What are the poetic devices used in the poem "Richard Cory?"

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literaturenerd eNotes educator| Certified Educator

The poem "Richard Cory," by Edwin Arlington Robinson, contains many different poetic devices.

1. Assonance- Assonance is the repetition of a vowel sound within a line of poetry. The first line of the poem contains assonance. In the phrase "down town," the vowel sound "ow" is repeated.

2. Alliteration- Alliteration is the repetition of a consonant sound within a line of poetry. The second line of the poem contains an example of alliteration when the words "people" and "pavement" are used. Given that the "p" sound is repeated, and this is a consonant, this shows alliteration.

3. Repetition- Repetition is the repeating of a word or phrase in order to give emphasis to the words repeated. Both lines five and six begin in the same way: "and he was always."

4. Hyperbole- A hyperbole is a figure of speech which is used as an exaggeration not meant to be taken literally. In line eight the phrase "he glittered when he walked" is an example of a hyperbole. Readers are not expected to believe that Cory actually glittered when he walked; instead, it is meant to provide a specific image for the reader.

5. Imagery- Imagery provides a description of something which creates a vivid image for the reader. The image of glittering when Cory walked paints a very distinct image for a reader.

 

edcon eNotes educator| Certified Educator

Aside from what other educators have offered on the subject of Robinson's techniques, there is enjambment and use of "we" and "the" in unexpected ways.

Enjambment occurs when a poet continues a sentence without pause beyond the end of a line, couplet, or stanza.  As line eleven moves to line twelve, Robinson uses no period, comma, em dash, semi-colon or colon to mark a stop or pause. Lines eleven and twelve are the only truly enjambed lines in the poem.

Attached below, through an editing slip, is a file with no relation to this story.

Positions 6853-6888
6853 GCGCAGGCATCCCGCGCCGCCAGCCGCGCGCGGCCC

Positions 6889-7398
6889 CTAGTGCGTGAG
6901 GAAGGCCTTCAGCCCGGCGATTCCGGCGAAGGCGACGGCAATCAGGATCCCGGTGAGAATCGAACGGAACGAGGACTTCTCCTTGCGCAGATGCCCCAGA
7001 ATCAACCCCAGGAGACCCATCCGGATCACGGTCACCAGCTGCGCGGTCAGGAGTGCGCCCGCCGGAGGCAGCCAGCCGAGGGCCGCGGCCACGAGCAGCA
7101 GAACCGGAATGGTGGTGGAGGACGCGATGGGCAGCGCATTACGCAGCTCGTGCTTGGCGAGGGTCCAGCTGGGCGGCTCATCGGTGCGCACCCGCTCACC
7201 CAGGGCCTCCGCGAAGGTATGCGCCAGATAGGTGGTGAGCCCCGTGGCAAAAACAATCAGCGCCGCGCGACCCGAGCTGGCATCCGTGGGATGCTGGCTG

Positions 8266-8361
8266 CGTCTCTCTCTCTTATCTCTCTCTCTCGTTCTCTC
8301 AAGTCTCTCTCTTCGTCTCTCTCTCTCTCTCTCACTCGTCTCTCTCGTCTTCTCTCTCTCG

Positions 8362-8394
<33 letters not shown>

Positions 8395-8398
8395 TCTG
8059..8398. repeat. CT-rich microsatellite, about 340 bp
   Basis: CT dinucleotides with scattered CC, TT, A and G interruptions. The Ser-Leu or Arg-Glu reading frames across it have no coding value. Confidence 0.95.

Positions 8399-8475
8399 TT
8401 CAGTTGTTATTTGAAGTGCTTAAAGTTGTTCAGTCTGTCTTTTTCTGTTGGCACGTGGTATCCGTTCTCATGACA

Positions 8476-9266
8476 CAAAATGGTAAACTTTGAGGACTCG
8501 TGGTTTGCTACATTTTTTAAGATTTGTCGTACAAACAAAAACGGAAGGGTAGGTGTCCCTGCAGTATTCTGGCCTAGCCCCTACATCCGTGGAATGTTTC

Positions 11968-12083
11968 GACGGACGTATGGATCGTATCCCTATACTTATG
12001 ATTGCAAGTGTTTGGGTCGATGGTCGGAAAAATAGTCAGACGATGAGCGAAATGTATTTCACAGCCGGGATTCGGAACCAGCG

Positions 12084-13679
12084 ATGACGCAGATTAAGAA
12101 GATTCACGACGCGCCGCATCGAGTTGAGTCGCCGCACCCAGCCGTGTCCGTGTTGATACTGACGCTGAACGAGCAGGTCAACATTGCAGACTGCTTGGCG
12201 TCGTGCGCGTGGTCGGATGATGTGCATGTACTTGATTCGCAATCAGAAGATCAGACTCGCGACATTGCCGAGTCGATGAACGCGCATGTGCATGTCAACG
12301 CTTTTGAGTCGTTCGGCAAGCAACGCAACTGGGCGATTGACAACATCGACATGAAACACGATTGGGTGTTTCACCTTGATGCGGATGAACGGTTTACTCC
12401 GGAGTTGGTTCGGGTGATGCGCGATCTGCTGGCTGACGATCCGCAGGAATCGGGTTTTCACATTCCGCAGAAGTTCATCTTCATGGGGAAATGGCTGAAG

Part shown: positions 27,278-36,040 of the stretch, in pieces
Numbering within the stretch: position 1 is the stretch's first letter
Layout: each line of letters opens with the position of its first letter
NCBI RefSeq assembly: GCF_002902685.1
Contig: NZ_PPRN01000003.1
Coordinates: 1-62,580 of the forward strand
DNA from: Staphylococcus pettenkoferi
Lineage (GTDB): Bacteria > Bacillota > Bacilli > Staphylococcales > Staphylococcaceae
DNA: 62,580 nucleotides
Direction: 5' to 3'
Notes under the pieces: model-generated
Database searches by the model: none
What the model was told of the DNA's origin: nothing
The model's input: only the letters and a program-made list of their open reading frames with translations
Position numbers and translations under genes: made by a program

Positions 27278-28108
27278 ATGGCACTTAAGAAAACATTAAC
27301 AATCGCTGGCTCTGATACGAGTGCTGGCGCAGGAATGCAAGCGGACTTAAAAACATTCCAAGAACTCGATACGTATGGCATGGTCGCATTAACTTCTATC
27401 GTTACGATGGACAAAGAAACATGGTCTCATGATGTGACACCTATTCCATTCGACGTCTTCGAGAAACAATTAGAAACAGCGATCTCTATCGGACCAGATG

Robinson makes an unusual choice in having his speaker use "we" as a collective voice that describes Richard Cory and the action of the poem.

In the poem's fourth and final stanza, Robinson uses the particularizing, definite article "the" to modify the light, the meat, and the bread. "The" is the only definite article in the English language, and it is often used to describe something the writer knows the reader is intimately familiar with. Since poetry is essentially condensed language, Robinson's use of the definite article must be deliberate.

thanatassa eNotes educator| Certified Educator

Richard Cory uses several different types of literary devices.

First, and most obviously, it uses rhyme and meter. The meter is somewhat irregular iambic pentameter. The poem is shaped into four-line stanzas (quatrains) rhymed ABAB; the rhymes are regular masculine rhymes.

Another literary device the poem uses is repetition, such as the repetition of the phrase "And he was always", giving a sense of the regularity of Cory's habits. 

Another device used in several places in the poem is hyperbole, or exaggeration, such as the description of Cory as richer than a king. This shows that the town emphasized the differences between him and the rest of the townspeople when thinking or talking about him.

There are several instances of alliteration in the poem, for example the repetitions of the initial "w" sounds in the first two lines of the final stanza. 

The poem also uses metaphor in several places, for example in describing Cory as glittering when he walked.